By: Frank A. Cania//April 30, 2018
By: Frank A. Cania//April 30, 2018//
#WeinsteinEffect. #MeToo. #TIMESUP.
For many of us, these have become part of our daily lexicon: modern identifiers for a primordial problem. They are beacons used to focus attention on the scourge of sexual harassment and misconduct that, in various forms, have been part of society since its inception. It’s said that the first step to recovery is admitting there is a problem. As a society, we’ve taken that often daunting first step.
Now what? How do we fix something that’s been broken since the dawn of time? There’s no 800 number to call, online repair manual to read, YouTube video to watch, or wise old sage to ask for advice. (My father had two sure-fire solutions — one of which was sure to fix any problem — duct tape and WD-40®. Unfortunately, I’m hard pressed to think of how either would help here.)
Faced with the daunting, possibly unprecedented task of addressing this perpetual blight on society, what did New York’s elected representatives do? Did they turn to the best and brightest minds in the fields of human behavior, sociology, psychology, anthropology, change management, etc., for help developing an effective plan for permanent change? Did they hold in-depth discussions with victims of sexual misconduct? Did they hold public hearings to gather input from constituents? Nope. Instead, the governor and three male legislators, one of whom had recently been accused of sexual misconduct, met behind locked doors and did the equivalent of using duct tape and WD-40®: they wrote some new laws.
With the passage of these changes to the New York State Human Rights Laws, there are some things all employers with employees in the state must know and do.
It is an unlawful discriminatory practice for an employer to permit sexual harassment of contractors, subcontractors, vendors, consultants or anyone providing services to the employer as part of a contract (nonemployee). An employer may be liable for sexual harassment when the employer knew or should have known that a nonemployee was subjected to sexual harassment in the employer’s workplace, and the employer failed to take immediate and appropriate corrective action to stop the harassment.
Effective July 11, 2018
Employers will no longer be allowed to require employees to submit their sexual harassment claims to arbitration, even if the arbitration agreements were already in place before that date. Enforceability of this law may be limited as it may be preempted by the Federal Arbitration Act.
Effective July 11, 2018
Confidentiality provisions in settlement agreements for sexual harassment claims will not be allowed, unless: (i) the complainant prefers or requests confidentiality; and (ii) the complainant is given 21 days to consider the confidentiality provision; and (iii) the complainant is given 7 days to revoke their acceptance of the confidentiality provision.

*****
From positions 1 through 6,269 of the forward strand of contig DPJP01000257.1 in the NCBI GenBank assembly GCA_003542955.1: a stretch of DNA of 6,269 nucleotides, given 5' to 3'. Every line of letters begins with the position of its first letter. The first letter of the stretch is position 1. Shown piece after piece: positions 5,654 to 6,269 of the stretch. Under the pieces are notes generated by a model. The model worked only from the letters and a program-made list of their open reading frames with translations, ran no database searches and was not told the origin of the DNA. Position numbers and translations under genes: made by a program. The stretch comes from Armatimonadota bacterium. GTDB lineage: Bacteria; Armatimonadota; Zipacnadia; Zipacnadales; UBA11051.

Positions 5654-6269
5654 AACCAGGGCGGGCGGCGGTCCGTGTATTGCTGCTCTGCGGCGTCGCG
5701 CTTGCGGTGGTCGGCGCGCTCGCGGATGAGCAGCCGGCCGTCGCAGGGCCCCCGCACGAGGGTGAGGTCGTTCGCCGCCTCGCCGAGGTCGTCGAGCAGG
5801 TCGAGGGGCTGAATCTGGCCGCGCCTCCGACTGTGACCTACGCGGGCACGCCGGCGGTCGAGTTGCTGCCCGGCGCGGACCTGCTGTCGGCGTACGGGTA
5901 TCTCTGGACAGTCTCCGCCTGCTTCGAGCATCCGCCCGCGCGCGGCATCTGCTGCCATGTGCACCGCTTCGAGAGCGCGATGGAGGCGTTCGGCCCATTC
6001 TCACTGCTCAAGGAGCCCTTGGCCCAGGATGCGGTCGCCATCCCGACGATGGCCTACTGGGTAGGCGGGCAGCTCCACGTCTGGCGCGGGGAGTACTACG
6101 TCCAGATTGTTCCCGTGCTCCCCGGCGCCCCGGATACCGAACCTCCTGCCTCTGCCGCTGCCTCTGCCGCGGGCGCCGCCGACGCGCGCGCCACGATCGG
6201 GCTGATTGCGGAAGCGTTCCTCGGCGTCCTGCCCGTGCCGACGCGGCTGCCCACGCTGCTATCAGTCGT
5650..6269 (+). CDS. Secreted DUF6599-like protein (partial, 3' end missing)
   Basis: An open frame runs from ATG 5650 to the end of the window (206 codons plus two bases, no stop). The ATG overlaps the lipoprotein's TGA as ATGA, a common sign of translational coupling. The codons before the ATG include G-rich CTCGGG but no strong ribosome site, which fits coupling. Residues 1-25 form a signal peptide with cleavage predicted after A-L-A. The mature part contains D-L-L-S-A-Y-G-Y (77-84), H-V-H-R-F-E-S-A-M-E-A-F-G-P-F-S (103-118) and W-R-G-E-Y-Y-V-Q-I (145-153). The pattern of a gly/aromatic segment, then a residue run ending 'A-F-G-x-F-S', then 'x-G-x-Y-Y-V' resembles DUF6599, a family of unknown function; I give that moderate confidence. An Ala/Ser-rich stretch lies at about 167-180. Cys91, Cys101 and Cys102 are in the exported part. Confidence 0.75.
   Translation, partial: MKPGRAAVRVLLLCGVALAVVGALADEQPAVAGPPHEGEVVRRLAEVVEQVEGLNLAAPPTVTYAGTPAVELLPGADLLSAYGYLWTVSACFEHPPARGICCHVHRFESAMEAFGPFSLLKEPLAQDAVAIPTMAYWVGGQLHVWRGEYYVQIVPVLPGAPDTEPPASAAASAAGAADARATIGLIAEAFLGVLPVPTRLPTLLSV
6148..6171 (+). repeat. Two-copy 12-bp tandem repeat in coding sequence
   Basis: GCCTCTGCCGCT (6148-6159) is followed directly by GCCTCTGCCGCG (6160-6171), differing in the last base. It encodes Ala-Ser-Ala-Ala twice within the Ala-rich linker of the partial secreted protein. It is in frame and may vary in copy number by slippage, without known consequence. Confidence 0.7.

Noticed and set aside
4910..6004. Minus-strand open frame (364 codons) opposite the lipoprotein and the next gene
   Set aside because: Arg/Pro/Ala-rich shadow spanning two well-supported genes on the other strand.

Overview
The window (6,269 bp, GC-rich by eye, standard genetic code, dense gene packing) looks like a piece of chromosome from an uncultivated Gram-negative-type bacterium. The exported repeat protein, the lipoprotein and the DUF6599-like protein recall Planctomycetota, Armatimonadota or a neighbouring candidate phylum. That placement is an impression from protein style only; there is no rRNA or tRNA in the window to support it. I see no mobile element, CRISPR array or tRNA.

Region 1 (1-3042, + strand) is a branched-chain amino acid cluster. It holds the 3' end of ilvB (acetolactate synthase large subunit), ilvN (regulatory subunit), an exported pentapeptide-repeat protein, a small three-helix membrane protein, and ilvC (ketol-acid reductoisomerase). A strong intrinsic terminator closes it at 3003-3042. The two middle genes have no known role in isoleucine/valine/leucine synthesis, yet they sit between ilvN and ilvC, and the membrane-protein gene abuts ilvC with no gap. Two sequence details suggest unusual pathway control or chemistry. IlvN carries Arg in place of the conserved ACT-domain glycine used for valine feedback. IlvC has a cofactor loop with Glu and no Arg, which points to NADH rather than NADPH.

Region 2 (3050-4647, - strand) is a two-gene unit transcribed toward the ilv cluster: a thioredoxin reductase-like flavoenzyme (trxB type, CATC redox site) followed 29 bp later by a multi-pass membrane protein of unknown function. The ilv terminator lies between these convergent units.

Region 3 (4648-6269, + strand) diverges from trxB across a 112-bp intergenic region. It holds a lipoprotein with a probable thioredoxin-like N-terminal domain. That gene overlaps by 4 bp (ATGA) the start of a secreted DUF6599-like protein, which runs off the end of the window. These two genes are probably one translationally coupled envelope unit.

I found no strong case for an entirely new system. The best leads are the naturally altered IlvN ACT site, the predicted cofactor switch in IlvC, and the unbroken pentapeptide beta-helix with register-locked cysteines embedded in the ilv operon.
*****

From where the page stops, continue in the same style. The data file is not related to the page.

Effective Oct. 9, 2018
Every employer, regardless of size or number of employees, is required to adopt and provide to all employees a written sexual harassment prevention policy that includes the following:
Effective Oct. 9, 2018
Every employer, regardless of size or number of employees, is required to conduct sexual harassment prevention training annually for all employees. The training program must be interactive and contain at least the following elements:
Effective Jan. 1, 2019
All entities bidding on state contracts will be required to affirm in writing that that they have implemented a written policy addressing sexual harassment prevention in the workplace and that they provide annual sexual harassment prevention training to all employees. Further, state entities may require this written affirmation in contracts that do not involve competitive bidding.
What’s next for New York employers?
It’s important to note that employers with employees in New York City have additional requirements under the recently enacted Stop Sexual Harassment in New York City Act. Also, employers in the state using settlement and arbitration agreements for sexual harassment cases should review those with legal counsel. Next, all employers should review existing sexual harassment prevention policies (or develop and implement new policies) to ensure compliance with the new law. Finally, New York now joins California, Connecticut and Maine in mandating sexual harassment prevention training. Every employer in the state, regardless of size or number of employees, should be prepared to provide all employees with interactive sexual harassment prevention training by Oct. 9, 2018, and annually going forward.
For many employers, especially those without existing sexual harassment prevention policies or training already in place, it’s going to take a lot more than duct tape and WD-40® to get into compliance.
Frank A. Cania, M.S.Emp.L., AWI-CH, SPHR, SHRM-SCP, is president of driven HR – A USA Payroll Company. Located in Pittsford, NY, driven HR provides human resource consulting services including HR audits, outsourced HR management, employee handbooks, employee training, and a variety of other services. Frank concentrates on FLSA, FMLA and PFL, ADA, Title VII, and Form I-9 compliance, as well as workplace investigations. This article is brought to you by the Rochester affiliate of the National HR Association, a professional HR organization focused on advancing the careers and workplace leadership of HR professionals.